But back to that sense of the book going from being my book to their book. At the point where that occurs, it’s probably a good idea for the author to take a step back from the whole process. Nothing that the author can contribute at this stage will be remotely helpful. The cover has been dealt with. The jacket copy has been decided upon. A publication date has been marked. Most of all, the book is written. Although I hate using pregnancy and birth metaphors, it’s a bit like that moment when the nurses and doctors take the new-born baby away to check that it’s healthy and to clean it up a bit and make it presentable to the world. Mum and dad are just going to get in the way if they start poking at various bits of machinery, asking “What does this do?” and “Why is it making that noise?” The impulse to do it may be there, but it’s probably best to resist it. You have to figure that they’ve done this thousands of times before, and they probably know what they’re doing.
(And please don’t bury me beneath a sea of messages pointing out that doctors don’t always know what they’re doing - because I realize that it’s just a generalization and everyone makes mistakes - or telling me that it’s crucial that the baby is not away from its mother for a single moment of the first year, because I know kids who were raised that way and they’re still at home. At 40.)
So when does it become my book again? That’s harder to answer and, when I tried to explain how I felt about this to my beloved agent, I don’t think he quite believed me. You see, the strange thing is that it never quite becomes my book again. My book was the one upon which I worked at my computer, the one that nobody had read yet. From the moment I handed it over to my editor, it gradually grew more and more distant from me. I find it hard to associate the process of writing with the small, neatly bound volume that eventually ends up on the paperback shelves in the bookstores. Writing it was messy and frustrating, with false starts and dead ends. It was pieces of paper scribbled with notes, and research books that went AWOL at crucial moments. It was cups of coffee and hangovers and long nights. Most of all, it was fluid. It was always in the process of changing, of developing, almost like a living thing.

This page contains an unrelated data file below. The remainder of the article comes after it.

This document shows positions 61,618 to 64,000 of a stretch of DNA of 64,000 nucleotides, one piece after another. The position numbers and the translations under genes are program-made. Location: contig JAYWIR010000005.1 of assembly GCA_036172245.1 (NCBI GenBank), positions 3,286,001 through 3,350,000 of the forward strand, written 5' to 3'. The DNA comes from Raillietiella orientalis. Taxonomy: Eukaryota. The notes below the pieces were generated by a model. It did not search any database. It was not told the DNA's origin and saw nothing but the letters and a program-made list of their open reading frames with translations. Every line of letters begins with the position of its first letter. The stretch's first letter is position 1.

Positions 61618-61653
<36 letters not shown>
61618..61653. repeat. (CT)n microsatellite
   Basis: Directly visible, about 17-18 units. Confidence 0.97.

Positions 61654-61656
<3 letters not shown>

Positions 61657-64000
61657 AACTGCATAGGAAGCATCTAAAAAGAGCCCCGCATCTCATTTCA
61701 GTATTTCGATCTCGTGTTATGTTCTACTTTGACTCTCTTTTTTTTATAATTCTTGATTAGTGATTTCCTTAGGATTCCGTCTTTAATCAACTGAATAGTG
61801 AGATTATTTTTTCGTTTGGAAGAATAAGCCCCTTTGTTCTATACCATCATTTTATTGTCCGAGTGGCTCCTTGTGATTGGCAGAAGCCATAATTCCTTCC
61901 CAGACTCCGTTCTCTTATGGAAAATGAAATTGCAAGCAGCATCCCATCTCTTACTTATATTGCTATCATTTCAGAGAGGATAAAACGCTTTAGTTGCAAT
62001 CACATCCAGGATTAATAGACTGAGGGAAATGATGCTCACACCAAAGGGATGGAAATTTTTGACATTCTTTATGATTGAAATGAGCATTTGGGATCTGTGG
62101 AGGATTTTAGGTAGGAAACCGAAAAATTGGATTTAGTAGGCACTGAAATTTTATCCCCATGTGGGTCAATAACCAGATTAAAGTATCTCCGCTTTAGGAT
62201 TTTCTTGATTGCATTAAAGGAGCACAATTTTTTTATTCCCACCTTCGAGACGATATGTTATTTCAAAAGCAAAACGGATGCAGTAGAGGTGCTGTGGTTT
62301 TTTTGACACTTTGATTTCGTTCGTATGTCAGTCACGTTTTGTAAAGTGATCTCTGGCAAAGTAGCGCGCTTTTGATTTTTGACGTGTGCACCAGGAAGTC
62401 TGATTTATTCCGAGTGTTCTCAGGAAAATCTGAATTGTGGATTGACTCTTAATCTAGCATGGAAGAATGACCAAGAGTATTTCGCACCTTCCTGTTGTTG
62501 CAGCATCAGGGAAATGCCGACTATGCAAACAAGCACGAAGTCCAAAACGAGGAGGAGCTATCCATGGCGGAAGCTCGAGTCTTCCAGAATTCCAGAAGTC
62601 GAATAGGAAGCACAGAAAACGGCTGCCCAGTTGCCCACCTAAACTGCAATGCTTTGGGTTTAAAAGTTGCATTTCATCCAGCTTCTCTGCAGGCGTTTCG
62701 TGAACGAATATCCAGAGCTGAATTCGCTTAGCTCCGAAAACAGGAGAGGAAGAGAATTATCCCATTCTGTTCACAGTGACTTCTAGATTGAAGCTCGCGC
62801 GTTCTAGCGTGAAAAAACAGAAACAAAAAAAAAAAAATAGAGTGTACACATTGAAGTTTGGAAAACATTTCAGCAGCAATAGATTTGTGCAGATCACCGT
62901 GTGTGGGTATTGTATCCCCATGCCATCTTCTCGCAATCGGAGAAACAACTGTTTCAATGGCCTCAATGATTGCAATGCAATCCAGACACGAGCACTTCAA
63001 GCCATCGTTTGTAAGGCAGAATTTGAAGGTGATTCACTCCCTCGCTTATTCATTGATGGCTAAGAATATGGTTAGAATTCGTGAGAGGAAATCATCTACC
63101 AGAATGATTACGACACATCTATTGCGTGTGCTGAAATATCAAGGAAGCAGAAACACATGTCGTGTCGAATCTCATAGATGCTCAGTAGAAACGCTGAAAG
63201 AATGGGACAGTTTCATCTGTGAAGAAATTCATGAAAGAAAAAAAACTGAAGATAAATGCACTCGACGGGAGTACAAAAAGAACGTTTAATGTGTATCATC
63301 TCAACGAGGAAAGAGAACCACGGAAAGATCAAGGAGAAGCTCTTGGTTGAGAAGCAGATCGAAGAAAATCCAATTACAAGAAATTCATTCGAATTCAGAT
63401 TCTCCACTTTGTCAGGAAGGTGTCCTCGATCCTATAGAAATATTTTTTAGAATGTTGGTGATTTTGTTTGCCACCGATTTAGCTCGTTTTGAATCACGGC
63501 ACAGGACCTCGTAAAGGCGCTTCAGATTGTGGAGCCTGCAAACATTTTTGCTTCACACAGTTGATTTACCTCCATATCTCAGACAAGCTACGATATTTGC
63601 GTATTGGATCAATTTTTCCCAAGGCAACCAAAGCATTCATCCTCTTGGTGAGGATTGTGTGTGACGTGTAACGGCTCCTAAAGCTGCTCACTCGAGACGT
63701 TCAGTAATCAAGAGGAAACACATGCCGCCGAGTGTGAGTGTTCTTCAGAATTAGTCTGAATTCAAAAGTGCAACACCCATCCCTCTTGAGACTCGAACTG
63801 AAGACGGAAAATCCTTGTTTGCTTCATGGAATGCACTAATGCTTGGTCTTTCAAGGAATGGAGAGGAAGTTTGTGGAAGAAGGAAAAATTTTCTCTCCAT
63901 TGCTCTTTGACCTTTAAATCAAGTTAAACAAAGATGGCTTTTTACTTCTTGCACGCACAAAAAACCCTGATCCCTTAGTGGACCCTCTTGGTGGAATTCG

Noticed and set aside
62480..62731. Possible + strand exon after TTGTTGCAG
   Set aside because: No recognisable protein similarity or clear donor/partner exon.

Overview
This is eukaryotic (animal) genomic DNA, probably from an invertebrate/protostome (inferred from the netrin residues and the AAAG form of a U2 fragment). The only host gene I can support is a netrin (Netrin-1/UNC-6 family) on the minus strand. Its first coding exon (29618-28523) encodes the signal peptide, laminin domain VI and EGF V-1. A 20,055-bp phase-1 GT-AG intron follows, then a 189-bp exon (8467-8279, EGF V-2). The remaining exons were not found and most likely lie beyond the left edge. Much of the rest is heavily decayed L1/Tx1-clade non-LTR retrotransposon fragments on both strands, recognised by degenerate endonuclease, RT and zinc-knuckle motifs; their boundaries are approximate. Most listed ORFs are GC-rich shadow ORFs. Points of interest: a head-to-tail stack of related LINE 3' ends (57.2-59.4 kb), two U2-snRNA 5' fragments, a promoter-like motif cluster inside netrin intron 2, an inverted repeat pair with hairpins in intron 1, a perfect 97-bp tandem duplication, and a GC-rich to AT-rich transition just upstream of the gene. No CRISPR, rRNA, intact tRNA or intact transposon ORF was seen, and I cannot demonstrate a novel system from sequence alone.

The book that ends up on the shelf will, I hope, bring something of that experience to the reader. For him or her, it is a world waiting to be explored, with characters that will, if I have done my job well, come to life on the page, and with themes that may have something of value, however small, to say about the world and the people who inhabit it. But that’s the reader’s experience, not mine. For the writer, it is a finite thing now, no longer fluid, no longer capable of change. I will already have moved on to the next book, taking the story one stage further, and my relationship to the published book will continue to be a distant one. It is no longer my book, not really. My publishers too will have moved on to other books, allowing this one to tick over, and while they will still want it to do well there will be new works, and new authors, to guide through the various stages of publication.
But for the readers, the process is only beginning. At that moment, at the instant when they open the cover and begin reading, it becomes their book.
And that is as it should be.
This week John read
Legends by Robert Littell
and listened to
A Blessing & A Curse by The Drive-By Truckers
Garden Ruin by Calexico